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R0 Condition Value - $QIO vs $QIOW?

 
Mark_Corcoran
Frequent Advisor

R0 Condition Value - $QIO vs $QIOW?

Whilst looking at the cause of a loss of transactions from one node to another (I found the cause, it's specific to the application, and doesn't merit discussion here), I happened to notice an omission in the code that establishes the network connection (DECnet non-transparent task-to-task) from one node to the other.

The Pascal function makes a call to $QIO with an I/O function of IO$_ACCESS, and if the condition value returned by $QIO is SS$_NORMAL, then it returns a value of TRUE.

Any other condition value, and the function does not return a value (rather than FALSE, as it should do).

The HP Pascal Language Reference Manual states that "the return value is the last value that the function specified by assignment.  If the function has not assigned a value to the function identifier during a given call to the function, HP Pascal does not define the function result".

In other words, the value returned by the function will be whatever happens to be at the revelant memory location on the stack, and will be a by-product of whatever functions, procedures, and system services have been called between process creation and the point the errant function is called.

When compiled with /LIST and /MACHINE, the following Macro-32 was generated (function and variable name changed to protect the guilty):

.ENTRY FUNCNAME,^M<R2,R3,R4,R5,R6,R7,R8,R9>
...

...
...
7$ CMPL STATUS,#1     ;In Pascal, this is: IF status = SS$_NORMAL

   BNEQ 9$
   MOVB #1,FUNCNAME   ;When status=$$_NORMAL, we come here
9$ MOVB FUNCNAME,R0   ;When status<>SS$_NORMAL, we come here

Now, adding diagnostic messages or running the .EXE in the debugger will most likely induce the observer effect, changing the contents of the stack, and what you are trying to observe.

So, I modified the function to return TRUE even if $QIO returned something other than SS$_NORMAL, and tried to induce the behaviour by changing the name of the remote node it was trying to connect to the task on, to be one that was not defined in the local volatile DECnet database.

When the function gets a condition value other than SS$_NORMAL, it records the condition value in a log file, but the rebuilt version of the executable didn't record these.

I then rebuilt it again, adding the optional EFN parameter, but setting it to a value of %X7FFFFFFF, and when tested, a condition value of SS$_ILLEFC was recorded in the log file.

In the System Services Reference Manual, a plethora of condition values can reportedly be returned for $QIO.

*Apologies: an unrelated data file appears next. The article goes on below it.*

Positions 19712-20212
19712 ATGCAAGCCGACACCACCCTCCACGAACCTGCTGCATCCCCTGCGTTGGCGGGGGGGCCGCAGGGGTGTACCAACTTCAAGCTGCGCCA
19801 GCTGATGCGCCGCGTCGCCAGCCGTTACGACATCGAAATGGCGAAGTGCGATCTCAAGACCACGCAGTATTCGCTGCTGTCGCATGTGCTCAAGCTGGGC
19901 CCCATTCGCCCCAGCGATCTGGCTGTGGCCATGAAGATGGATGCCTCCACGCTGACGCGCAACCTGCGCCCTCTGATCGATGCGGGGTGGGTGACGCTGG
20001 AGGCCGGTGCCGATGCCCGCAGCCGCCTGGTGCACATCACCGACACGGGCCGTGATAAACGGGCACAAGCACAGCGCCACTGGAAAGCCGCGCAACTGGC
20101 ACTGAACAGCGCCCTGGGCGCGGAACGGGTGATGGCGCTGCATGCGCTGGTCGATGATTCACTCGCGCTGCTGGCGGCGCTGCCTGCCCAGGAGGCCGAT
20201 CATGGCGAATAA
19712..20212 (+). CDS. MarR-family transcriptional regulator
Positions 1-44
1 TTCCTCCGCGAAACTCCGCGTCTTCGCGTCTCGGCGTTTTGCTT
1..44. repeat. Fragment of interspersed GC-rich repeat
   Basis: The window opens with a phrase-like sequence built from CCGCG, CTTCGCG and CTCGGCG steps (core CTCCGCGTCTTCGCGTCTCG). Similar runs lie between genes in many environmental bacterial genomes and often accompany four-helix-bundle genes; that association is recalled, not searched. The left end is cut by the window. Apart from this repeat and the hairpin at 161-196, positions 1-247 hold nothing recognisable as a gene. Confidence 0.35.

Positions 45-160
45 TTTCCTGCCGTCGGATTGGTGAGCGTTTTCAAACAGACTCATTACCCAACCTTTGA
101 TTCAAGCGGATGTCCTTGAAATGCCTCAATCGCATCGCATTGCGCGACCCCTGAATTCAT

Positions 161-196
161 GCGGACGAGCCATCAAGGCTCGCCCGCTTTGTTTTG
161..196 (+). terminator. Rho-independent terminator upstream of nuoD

For $QIOW, it says "The $QIOW service completes synchronously; ... In all other aspects, $QIOW is identical to $QIO.  For more information about $QIOW, refer to the description of $QIO.", and as you might therefore expect, condition values that could be returned are not listed under the $QIOW system service description, but under $QIO.

Would it be fair to say that condition values that can be returned by $QIO are a subset of those than can be returned by $QIOW, and that a (significant) proportion of the listed condition values can't in fact be returned by $QIO because it is asynchronous, so the requested I/O operation may not be complete by the time control returns to $QIO from the relevant driver (in this case, the ACP process) and hence $QIO only knows that it successfully queued the request?

[In which case, presumably even if the operation had completed by the time control was returned to $QIO (and thence to its caller), the way in which $QIO is coded compared to $QIOW, does not allow for the underlying condition status (simply the IOSB status?) to be returned to $QIO?]

In essence, does $QIO perform some basic sanity checking on the parameters passed to it (and which are generic to $QIO), but by definition cannot perform sanity checking on the parameters that it has to pass on to the relevant driver?

So, for $QIO, you might get SS$_NORMAL, SS$_ACCVIO,  SS$_EXQUOTA, SS$_ILLEFC, SS$_INSFMEM, SS$_IVCHAN, SS$_IVIDENT, SS$_NOPRIV, SS$_UNASEFC, and potentially SS$_DEVOFFLINE, but you wouldn't get (m)any of the link-related condition values (SS$_INVLOGIN, SS$_IVDEVNAM, SS$_*LINK*, SS$_NOSUCH* etc.)?

I'm just trying to put a better description in the comment block in the code as to why I ended up using an invalid EFN rather than inducing a connection failure.

 

Mark

[Formerly appearing as woeisme]
2 REPLIES 2
Ian Miller.
Honored Contributor

Re: R0 Condition Value - $QIO vs $QIOW?

$QIO can perform device dependent and device independent checks before starting the I/O. For some requests starting the I/O is not needed. The return status shows the results of these checks. I suspect QIO and QIOW can return the same range of condition codes. The result of what happened after the I/O was started is in the IOSB in either case.

____________________
Purely Personal Opinion
Mark_Corcoran
Frequent Advisor

Re: R0 Condition Value - $QIO vs $QIOW?

>$QIO can perform device dependent and device independent checks before starting the I/O

When you say $QIO Ian, in this context, do you mean $QIO and $QIOW, or just $QIO?

Based on testing experience, it seems that the $QIO can return a status indicating that it either successfully queued a request, or that it failed to queue the request*, but not the ultimate failure reason of a successfully-queued-but-unsuccessfully-completed I/O request.

*Potentially:
As a result of checks that it performs before starting the I/O like whether or not certain parameters (like the event flag number) are valid in general - there are certain things that would be device-dependent and presumably verified by the device driver (otherwise you end up moving the device-dependent checks from the device driver into the $QIO code (or worse, duplicating them)), or

Due to insufficient process/system quota/resources.

 

Mark

[Formerly appearing as woeisme]